Turkey’s credit rating was cut deeper into junk by S&P Global Ratings on May 1 as the rating agency responded to the risk of its overheating economy experiencing a hard landing.
S&P reduced Turkey’s foreign currency rating from ‘BB/B’ to ‘BB-/B’, on par with Brazil and Vietnam. The local currency sovereign rating was lowered from 'BB+/B' to 'BB/B', while the outlook was given as stable. The rating agency's move was not part of its regularly scheduled review programme for Turkey. That will heighten concerns about the state of the country's economy, with investors still dumping the TRY despite a rate hike.
"There is a risk of a hard landing for Turkey’s overheating, credit-fueled economy," S&P said in the statement. "This is reflected in the rising imbalances in Turkey’s economy, most notably in its widening debt-financed current account deficit and high inflation."
The TRY has fallen 7.4% in 2018, making it the third-worst performing emerging market currency. The benchmark BIST-100 index of the Istanbul stock exchange, meanwhile, has declined 9.6% to date in the year so far.
S&P said it did not believe the central bank’s hiking of its late-liquidity window rate last week by 75 basis points would be sufficient to bring down inflation, currently running at 10.2%, to the national lender’s 5% target or curb the volatility in Turkey’s real effective exchange rate (REER). Turkey’s CPI-based REER fell to a record low in March. Although the rate hike temporarily lifted the TRY, the lira bears were soon stomping back into the picture. The TRY stood at 4.1522 to the dollar as of around 15:05 Istanbul time on May 2, compared to its all-time low of 4.1944 recorded on April 11
The central bank’s sluggish response to strong market calls for aggressive tightening has intensified investor concern that it is under pressure from Turkish President Tayyip Erdogan, who regularly calls for cheaper money to help investors and drive headline growth. S&P noted that the lender has been “facing increasing political pressure.”
Erdogan is bidding for re-election in snap polls called for June 24. Opponents claim he brought forward the elections from November 2019 because if he waits much longer he runs the risk of voters going to the polls amid clear economic distress. His ruling AKP party says a new mandate is needed to deliver the political stability required to speed up economic reforms.
The rating agencies themselves have also been targeted with strong rhetoric from the outspoken Erdogan, who on March 9, two days after Moody’s Investors Service cut Turkey further into junk, claimed they were preoccupied with trying to drive the country into a corner and that the financial markets should not take them seriously.
Warning sounded on problem loans
On April 16, Moody’s issued a note saying that the prolonged weakness of the TRY combined with high inflation would likely increase problem loans for Turkey’s banks as the private sector would have a tougher job on its hands to repay its foreign currency-denominated debt. S&P backed up this point, adding that the devaluation would negatively impact government debt. Some 40% of that debt is foreign currency-denominated.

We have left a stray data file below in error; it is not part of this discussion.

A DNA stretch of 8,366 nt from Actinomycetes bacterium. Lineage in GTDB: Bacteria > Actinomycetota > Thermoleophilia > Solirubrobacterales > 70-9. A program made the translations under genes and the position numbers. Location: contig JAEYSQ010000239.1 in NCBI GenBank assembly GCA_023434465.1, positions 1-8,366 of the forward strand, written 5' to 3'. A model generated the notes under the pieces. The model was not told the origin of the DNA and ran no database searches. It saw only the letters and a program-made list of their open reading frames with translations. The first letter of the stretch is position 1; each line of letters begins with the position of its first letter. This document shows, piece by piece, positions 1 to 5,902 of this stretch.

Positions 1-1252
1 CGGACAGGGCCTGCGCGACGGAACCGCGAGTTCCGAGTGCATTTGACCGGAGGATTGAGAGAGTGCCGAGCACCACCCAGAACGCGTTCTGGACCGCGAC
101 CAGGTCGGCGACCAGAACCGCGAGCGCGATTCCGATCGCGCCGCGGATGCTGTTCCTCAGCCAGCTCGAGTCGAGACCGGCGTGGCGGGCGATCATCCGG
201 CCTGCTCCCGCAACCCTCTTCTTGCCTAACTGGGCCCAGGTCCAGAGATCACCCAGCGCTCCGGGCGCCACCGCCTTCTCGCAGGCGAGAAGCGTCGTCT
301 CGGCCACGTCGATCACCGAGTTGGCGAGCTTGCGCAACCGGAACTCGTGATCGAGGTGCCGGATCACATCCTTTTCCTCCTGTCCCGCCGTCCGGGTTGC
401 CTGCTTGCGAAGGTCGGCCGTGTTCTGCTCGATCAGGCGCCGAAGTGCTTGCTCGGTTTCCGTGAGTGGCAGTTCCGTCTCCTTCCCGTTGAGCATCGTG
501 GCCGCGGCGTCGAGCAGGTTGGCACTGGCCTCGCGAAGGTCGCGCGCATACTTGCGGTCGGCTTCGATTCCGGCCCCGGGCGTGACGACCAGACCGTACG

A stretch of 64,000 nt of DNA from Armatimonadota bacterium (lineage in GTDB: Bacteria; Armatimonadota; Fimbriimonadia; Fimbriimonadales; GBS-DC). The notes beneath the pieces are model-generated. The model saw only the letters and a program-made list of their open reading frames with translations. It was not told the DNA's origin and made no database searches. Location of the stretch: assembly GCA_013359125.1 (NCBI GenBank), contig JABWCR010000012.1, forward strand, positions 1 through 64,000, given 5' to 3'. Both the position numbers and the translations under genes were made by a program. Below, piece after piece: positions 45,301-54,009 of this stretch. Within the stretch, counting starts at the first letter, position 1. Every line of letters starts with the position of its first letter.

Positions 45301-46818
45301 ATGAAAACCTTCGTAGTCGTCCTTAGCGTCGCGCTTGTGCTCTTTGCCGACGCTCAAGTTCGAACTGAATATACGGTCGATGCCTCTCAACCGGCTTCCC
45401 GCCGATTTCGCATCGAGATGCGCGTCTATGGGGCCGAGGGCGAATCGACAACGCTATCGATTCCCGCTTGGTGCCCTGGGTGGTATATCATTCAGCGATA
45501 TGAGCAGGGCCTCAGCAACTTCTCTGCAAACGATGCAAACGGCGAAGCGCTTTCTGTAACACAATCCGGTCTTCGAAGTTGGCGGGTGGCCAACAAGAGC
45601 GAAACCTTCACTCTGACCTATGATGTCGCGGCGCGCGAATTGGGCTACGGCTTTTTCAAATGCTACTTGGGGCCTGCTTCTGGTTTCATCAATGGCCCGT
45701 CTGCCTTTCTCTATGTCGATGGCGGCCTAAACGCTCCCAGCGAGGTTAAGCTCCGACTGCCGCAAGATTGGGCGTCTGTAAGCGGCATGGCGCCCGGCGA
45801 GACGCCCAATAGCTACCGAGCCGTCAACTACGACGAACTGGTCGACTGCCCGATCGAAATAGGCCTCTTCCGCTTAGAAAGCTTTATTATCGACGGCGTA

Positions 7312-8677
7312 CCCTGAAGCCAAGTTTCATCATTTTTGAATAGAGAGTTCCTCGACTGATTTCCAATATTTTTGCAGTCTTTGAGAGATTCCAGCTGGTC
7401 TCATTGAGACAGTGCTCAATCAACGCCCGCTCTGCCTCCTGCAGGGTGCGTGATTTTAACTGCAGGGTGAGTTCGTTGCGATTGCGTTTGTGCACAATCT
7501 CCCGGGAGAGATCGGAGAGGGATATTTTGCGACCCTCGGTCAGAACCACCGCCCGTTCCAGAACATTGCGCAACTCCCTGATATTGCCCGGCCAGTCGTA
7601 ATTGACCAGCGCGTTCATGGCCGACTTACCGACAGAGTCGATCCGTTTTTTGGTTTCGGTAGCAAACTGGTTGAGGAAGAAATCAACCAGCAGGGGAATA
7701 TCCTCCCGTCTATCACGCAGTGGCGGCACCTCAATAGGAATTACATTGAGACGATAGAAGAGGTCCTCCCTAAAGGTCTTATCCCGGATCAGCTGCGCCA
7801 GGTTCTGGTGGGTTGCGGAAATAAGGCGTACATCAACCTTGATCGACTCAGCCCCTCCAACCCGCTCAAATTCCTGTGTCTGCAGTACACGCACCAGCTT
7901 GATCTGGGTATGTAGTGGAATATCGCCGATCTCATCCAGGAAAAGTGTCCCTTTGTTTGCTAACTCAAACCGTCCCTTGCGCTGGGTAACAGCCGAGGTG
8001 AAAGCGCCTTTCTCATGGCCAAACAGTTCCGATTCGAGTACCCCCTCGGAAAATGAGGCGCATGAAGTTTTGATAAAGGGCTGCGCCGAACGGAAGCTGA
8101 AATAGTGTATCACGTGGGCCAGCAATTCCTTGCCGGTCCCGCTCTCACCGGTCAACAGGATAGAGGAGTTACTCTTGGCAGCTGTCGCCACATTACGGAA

It is known that several large Turkish conglomerates are attempting to restructure their debts. In April, it was reported that Turkish food giant Yildiz Holding is to restructure $6.5bn of its $8.5bn in debt. Turkey’s Dogus Holding, with outstanding loans that stood at TRY23.5bn ($5.73bn) at end-2017, is also in talks with banks on debt restructuring, according to sources familiar with the matter who spoke to Reuters.
In further comments on its downgrade, S&P said: “Macroeconomic imbalances, mainly a deteriorating current account and fiscal deficit, as well as high inflation, are building up… Exchange-rate depreciation and volatility are a risk to Turkey's financial stability.”
It also noted: “The composition of external financing has shifted toward short-term debt. Signs of distress in the private sector are starting to show, and capital outflows and the lira's depreciation may accelerate this trend.”
S&P made the case that Turkey's economy is certainly overheating, noting: “Real GDP grew by 7.4% in 2017, and we have now revised our 2018 growth forecast slightly upward to 4.4%. Yet, despite very rapid GDP growth rates, in US dollar terms Turkey's 2017 GDP was 10.5% below its 2013 level, which gives a better indication for Turkey's ability to service foreign currency debt.”
In making the downgrade, S&P also cited Turkey’s state of emergency—described in March by the UN human rights office as having a “chilling effect” on Turkish society—which has been in place since July 2016 following the failed coup and which will remain in place at least until after the late June elections.
Escalating tensions in Syria, as well as Turkey’s military moves in Kurdish-controlled areas of its neighbour, threaten to undermine Turkey’s strong export performance, it added.